It looks like Apple is keeping a closer hold on the iPhone’s apron strings than anyone thought, if information uncovered by Jonathan Zdziarski is to be believed. Speaking on iPhone Atlas on Wednesday, Zdziarski – author of a book on iPhone application development – explained that he was performing “forensic examination of an iPhone 3G” when he discovered a suspicious configuration file in the CoreLocation section of the memory. Upon investigating, he discovered a link to a page on Apple’s website which appears to contain the skeleton for a future application blacklist. The page, called ‘unauthorizedApps’, seems to exist so the iPhone can occasionally download a copy and check the signatures of banned applications against installed applications – if a match is found, the app is disabled immediately. Zdziarski believes that this functionality exists “to disable applications that the user has already downloaded and paid for, if Apple so chooses to shut them down.”
Clearly, there are legitimate reasons why such functionality should exist – although slightly fewer for why it’s undocumented and downright concealed – including the possibility that Apple can update iPhones with a sort of anti-malware by listing known ‘bricking’ programs in the blacklist. However, it demonstrates that even a ‘jailbroken’ iPhone might not escape Apple’s clutches for long – and how sure can you be that Installer.App or your favourite non-Apple approved software won’t hit the blacklist once it’s activated? Anyone here worried about the possibilities of a hidden remote app killer developed by Apple, or does the Cupertino company just have your best interests at heart?
Source: Bit-tech, Martin
The launch of Apple Inc.’s much-anticipated new iPhone turned into an information-technology meltdown on Friday, as customers were unable to get their phones working. “It’s such grief and aggravation,” said Frederick Smalls, an insurance broker in Whitman, Mass., after spending two hours on the phone with Apple and AT&T Inc., trying to get his new iPhone to work. In stores, people waited at counters to get the phones activated, as lines built behind them. Many of the customers had already camped out for several hours in line to become among the first with the new phone, which updates the one launched a year ago by speeding up Internet access and adding a navigation chip. A spokesman for AT&T, the exclusive carrier for the iPhone in the U.S., said there was a global problem with Apple’s iTunes servers that prevented the phones from being fully activated in-store, as had been planned.
Instead, employees are telling buyers to go home and perform the last step by connecting their phones to their own computers, spokesman Michael Coe said. However, the iTunes servers were equally hard to reach from home, leaving the phones unusable except for emergency calls. The problem extended to owners of the previous iPhone model. A software update released for that phone on Friday morning required the phone to be reactivated through iTunes. When the first iPhone went on sale a year ago, customers performed the whole activation procedure at home, freeing store employees to focus on sales. But the new model is subsidized by carriers, and Apple and AT&T therefore planned to activate all phones in-store to get customers on a contract.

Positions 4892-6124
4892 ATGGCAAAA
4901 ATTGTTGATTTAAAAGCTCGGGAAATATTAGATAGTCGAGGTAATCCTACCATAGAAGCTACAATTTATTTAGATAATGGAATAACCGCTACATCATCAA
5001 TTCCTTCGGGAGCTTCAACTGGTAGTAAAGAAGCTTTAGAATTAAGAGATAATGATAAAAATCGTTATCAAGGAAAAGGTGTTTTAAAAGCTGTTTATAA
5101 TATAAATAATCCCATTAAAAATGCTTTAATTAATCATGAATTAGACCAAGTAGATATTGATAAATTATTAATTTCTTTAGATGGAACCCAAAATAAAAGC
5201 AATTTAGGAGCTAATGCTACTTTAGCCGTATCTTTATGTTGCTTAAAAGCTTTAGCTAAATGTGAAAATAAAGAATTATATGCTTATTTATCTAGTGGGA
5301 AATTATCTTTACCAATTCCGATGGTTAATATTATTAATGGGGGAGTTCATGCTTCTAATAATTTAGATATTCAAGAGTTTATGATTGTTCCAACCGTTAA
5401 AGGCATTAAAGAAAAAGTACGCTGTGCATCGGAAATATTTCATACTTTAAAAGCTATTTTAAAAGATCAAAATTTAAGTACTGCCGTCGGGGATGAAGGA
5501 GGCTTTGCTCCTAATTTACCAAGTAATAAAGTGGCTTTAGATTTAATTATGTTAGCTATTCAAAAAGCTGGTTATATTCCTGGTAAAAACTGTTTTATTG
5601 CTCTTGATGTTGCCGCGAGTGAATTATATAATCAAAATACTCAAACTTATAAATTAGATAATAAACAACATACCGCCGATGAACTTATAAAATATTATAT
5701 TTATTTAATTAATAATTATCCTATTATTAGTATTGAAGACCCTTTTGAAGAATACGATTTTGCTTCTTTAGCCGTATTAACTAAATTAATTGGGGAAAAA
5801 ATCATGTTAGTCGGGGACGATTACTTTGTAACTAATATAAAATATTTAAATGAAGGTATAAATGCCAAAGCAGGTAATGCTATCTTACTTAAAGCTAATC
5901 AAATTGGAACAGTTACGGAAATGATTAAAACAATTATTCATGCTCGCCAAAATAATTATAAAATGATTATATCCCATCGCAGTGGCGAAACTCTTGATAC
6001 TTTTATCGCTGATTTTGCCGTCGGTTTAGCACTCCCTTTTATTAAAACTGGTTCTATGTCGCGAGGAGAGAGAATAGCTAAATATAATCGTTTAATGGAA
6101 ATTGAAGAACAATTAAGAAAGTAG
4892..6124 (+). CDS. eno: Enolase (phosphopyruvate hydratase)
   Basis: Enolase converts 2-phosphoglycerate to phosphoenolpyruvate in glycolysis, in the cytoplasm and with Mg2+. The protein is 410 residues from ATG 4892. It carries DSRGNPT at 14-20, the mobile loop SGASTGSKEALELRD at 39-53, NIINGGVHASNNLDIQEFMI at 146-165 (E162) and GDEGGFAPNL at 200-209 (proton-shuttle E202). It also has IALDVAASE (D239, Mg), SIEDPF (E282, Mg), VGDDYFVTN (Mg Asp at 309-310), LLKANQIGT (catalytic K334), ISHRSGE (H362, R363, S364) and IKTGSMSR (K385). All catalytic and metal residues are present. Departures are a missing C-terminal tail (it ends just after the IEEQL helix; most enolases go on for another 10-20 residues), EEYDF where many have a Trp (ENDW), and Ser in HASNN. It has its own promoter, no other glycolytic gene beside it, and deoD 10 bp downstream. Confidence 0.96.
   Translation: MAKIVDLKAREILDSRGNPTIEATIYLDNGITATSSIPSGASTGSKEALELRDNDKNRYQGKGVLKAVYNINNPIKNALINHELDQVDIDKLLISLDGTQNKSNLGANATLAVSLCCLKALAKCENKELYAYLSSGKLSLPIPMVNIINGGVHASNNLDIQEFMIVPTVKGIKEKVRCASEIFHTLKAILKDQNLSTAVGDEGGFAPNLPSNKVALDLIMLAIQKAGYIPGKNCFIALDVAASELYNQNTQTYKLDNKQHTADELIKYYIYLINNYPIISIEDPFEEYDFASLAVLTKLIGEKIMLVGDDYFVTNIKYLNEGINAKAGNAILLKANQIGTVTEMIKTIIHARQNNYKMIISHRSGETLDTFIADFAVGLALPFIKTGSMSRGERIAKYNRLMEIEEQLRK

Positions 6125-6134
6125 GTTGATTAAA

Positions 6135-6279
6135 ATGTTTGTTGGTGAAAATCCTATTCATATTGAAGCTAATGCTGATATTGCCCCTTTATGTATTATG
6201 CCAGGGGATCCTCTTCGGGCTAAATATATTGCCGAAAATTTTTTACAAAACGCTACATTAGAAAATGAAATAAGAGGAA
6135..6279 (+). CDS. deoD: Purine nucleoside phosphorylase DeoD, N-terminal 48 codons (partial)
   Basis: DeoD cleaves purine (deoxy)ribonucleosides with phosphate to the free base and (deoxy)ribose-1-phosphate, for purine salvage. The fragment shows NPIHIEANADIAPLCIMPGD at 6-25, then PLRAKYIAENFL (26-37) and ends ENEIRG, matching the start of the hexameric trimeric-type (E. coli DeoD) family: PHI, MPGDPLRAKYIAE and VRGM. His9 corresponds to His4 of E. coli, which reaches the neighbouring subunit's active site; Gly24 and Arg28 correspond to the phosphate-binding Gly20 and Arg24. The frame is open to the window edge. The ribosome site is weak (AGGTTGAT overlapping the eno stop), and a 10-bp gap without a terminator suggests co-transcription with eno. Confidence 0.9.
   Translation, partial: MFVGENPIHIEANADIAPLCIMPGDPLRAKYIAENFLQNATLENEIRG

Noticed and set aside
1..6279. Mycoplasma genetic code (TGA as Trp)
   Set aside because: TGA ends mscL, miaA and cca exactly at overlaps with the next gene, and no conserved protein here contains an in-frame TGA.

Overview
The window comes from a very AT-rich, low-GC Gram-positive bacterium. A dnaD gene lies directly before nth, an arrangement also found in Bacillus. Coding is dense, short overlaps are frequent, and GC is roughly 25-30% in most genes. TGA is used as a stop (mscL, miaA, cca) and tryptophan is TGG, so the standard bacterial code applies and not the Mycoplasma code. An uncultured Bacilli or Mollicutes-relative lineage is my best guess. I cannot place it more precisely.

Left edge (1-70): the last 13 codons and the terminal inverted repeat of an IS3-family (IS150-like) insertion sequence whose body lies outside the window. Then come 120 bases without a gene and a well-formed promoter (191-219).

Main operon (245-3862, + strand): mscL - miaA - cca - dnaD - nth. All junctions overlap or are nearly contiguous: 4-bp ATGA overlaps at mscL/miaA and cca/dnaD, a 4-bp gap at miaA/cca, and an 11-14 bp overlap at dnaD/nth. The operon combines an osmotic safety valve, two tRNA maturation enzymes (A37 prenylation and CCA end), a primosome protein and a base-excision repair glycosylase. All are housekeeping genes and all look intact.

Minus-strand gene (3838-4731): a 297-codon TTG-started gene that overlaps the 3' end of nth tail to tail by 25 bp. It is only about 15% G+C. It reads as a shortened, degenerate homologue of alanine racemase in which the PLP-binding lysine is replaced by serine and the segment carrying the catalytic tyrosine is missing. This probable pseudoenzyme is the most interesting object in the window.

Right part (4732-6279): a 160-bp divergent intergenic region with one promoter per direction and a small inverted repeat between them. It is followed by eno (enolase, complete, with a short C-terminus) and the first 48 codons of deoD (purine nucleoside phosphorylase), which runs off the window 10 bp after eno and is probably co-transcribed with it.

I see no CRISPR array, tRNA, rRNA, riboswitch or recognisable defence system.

Souce: AP, Martin
According to a preliminary analysis by iSuppli Corp., the new Apple iPhone 3G materials and manufacturing cost is $173. The initial retail price of the phone announced by Steve Jobs will be $199. iSuppli has performed a breakdown of the costs using insights from its analysis staff to develop estimates of iPhone content, suppliers, and costs. “The new iPhone is significantly less expensive to produce than the first-generation product, despite major improvements in the product’s functionality and unique usability, due to the addition of 3G communications,” said Dr. Jagdish Rebello, director and principal analyst for iSuppli.
“The original 8Gbyte iPhone carried a cost of $226 after component price reductions, giving the new product a 23 percent hardware cost reduction due to component price declines.” Tina Teng, wireless communications analyst at iSuppli, added that if the 3G iPhone design is unchanged, the cost should drop down to $126 in 2012. Although the base iPhone 3G will sell for just $199 at retail, Apple will receive far more than that with AT&T footing the bill as it does with most phones. Wireless carriers subsidize much of the cost of devices and make up the difference with revenue from new and existing subscribers.